Cin­derella Story

OG’s jour­ney to the top prize in Dota 2


The In­ter­na­tional 2018—Valve’s Dota 2 mega-tour­na­ment— com­bined a Re­lo­cate from Seat­tle to Van­cou­ver (a lit­tle Io joke for those of you pay­ing at­ten­tion to the cur­rent meta) with spec­tac­u­lar pro gam­ing and dra­matic sto­ry­lines for one of its best years yet. The stars of the show this year were OG, whose jour­ney to the $11m USD prize forms one of those amaz­ing es­ports fairy­tale nar­ra­tives. The last day be­gan with the lower bracket fi­nals where PSG.LGD (a Chi­nese squad which has part­nered with Paris-Saint Ger­main’s es­ports wing) took on Evil Ge­niuses. Both teams ended up in the lower bracket af­ter tus­sling with OG, so who­ever won here would earn a re­match.

A lit­tle back­story: Evil Ge­niuses won The In­ter­na­tional in 2015. No or­ga­ni­za­tion has ever lifted the tro­phy twice, so EG rep­re­sented this year’s only re­main­ing chance at fi­nally see­ing a re­peat win. The last re­main­ing player from that 2015 lineup, Su­mail ‘Su­maiL’ Has­san, and Gus­tav ‘s4’ Mag­nus­son, would be the first play­ers to hoist the tro­phy a se­cond time (s4 was part of the 2013 win­ning team, Al­liance).

Fill­ing out the re­main­der of EG’s 2018 lineup were Ar­tour ‘Ar­teezy’ Babaev, An­dreas ‘Cr1t-’ Nielsen and Tal ‘Fly’ Aizik. Fly, Cr1t- and s4 used to play for OG—Fly was ac­tu­ally a co­founder of that team along with Jo­han ‘BigDad­dyN0­tail’ Sund­stein. While Cr1t- de­parted back in 2016, Fly and s4 quit just be­fore a Ma­jor

The In­ter­nati onal acted as a prov­ing ground for former al­lies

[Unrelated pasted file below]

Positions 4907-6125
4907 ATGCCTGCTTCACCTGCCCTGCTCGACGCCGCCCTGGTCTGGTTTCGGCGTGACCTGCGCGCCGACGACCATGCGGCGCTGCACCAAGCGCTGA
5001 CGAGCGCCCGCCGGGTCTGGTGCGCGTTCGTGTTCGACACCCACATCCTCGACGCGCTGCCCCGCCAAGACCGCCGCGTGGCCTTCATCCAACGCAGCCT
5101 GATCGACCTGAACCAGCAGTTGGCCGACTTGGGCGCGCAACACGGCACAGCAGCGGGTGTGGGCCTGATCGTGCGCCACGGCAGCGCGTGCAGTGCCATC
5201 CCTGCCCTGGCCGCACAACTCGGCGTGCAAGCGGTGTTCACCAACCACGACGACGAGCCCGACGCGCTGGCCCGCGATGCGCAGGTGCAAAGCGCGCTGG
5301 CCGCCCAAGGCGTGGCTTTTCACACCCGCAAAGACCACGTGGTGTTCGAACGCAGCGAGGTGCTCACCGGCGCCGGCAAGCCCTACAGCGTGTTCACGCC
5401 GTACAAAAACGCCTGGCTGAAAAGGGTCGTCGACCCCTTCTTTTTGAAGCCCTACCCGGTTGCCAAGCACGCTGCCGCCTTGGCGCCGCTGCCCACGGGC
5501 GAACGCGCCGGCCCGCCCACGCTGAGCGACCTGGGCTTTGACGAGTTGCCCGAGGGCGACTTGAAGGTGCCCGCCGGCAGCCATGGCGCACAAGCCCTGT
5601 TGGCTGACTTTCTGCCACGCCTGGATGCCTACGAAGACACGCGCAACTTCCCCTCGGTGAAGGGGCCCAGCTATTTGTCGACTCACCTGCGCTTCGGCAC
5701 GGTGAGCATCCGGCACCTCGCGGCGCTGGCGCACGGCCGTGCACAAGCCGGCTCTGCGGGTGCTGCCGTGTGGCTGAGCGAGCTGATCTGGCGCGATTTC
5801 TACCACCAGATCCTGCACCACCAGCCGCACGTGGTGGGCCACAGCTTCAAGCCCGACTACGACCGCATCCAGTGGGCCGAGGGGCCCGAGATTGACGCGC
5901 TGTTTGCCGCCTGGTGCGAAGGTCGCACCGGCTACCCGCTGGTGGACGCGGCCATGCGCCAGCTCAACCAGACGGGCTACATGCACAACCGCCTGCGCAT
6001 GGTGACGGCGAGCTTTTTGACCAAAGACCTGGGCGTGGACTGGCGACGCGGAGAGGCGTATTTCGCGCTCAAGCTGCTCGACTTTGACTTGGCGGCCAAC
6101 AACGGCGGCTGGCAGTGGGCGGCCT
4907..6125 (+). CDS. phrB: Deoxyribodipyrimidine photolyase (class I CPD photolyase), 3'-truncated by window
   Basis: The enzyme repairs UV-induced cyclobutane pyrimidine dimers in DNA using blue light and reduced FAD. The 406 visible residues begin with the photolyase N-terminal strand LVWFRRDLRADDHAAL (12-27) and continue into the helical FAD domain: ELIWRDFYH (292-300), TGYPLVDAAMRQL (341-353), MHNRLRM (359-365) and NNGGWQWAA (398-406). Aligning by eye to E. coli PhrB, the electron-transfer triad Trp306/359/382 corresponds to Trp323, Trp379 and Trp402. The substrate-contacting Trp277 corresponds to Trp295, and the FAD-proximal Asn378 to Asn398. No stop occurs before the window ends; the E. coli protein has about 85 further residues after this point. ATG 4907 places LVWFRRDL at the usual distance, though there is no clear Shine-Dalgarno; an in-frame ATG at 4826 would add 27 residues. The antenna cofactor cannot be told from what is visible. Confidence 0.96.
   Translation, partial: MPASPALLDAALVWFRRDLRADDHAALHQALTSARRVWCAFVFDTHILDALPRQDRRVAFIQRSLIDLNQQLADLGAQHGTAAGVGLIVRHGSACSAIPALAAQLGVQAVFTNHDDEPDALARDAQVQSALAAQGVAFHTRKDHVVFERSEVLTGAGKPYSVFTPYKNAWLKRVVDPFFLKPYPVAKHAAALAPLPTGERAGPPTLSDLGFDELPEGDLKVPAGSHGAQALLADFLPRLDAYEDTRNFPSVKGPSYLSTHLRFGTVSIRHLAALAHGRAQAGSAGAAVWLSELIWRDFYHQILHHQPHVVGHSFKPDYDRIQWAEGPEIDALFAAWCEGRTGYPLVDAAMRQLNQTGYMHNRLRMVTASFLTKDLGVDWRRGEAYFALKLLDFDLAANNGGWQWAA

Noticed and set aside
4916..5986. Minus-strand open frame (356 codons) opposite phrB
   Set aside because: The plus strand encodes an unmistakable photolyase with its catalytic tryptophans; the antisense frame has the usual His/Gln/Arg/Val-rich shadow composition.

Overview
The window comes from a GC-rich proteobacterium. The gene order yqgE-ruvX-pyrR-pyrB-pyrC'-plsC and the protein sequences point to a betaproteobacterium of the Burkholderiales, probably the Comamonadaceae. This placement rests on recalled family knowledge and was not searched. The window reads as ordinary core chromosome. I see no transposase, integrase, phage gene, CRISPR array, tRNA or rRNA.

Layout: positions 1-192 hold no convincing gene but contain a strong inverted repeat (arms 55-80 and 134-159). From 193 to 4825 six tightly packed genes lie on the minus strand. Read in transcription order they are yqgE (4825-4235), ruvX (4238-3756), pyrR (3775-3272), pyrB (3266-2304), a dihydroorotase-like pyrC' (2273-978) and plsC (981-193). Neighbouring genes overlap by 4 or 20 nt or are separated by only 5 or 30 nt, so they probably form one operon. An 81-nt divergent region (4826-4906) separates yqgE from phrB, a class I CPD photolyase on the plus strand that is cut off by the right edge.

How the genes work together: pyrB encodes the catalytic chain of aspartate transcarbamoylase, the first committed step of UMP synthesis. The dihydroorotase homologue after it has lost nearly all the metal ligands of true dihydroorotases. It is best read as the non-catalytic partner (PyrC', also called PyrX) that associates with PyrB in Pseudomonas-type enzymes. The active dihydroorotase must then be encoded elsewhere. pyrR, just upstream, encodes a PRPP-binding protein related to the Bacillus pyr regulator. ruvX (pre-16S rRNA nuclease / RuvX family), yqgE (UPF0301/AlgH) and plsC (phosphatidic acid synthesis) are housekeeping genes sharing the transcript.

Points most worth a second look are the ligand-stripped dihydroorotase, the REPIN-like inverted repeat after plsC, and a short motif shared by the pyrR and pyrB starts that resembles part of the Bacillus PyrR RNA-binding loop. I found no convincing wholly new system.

event which OG were forced to drop out of as they scram­bled for re­place­ments.

The In­ter­na­tional thus acted as a prov­ing ground for former al­lies. To get a sense of the at­mos­phere be­tween the teams, just take a look at YouTube clips show­ing the mo­ment where Fly and N0­tail shake hands post-match, or the fan spec­u­la­tion over whether Cr1t- shoul­der-check­ing N0­tail back­stage was on pur­pose or by ac­ci­dent. But EG had to make do with third place (and $2.6m).

fight to the fin­ish

The grand fi­nal pit­ted OG against LGD—the or­ga­ni­za­tion which ended OG’s run last year. OG won the first game of the best-of-five but LGD dom­i­nated the next two. OG fans have watched the team choke at pre­vi­ous In­ter­na­tion­als so this seemed wor­ry­ingly fa­mil­iar.

But the fourth game was spec­tac­u­lar. OG turned what looked like a com­pre­hen­sive body­ing into an ac­tion­packed win. LGD went down in a cloud of Phan­tom Lancer il­lu­sions and Axe dunks. Game five sealed the deal. LGD seemed to have the up­per hand, only for OG to rip them apart in a piv­otal fight around the Roshan pit. In the end it took just 36 min­utes for OG (and cap­tain N0­tail) to fi­nally se­cure the Aegis. Philippa Warr

OG ex­am­ine the Aegis of Cham­pi­ons.

ABOVE, TOP: Some­times dogs hap­pen be­cause, well, es­ports.

ABOVE, BOT­TOM: With so much on the line, The In­ter­na­tional has amaz­ing highs and dev­as­tat­ing lows.

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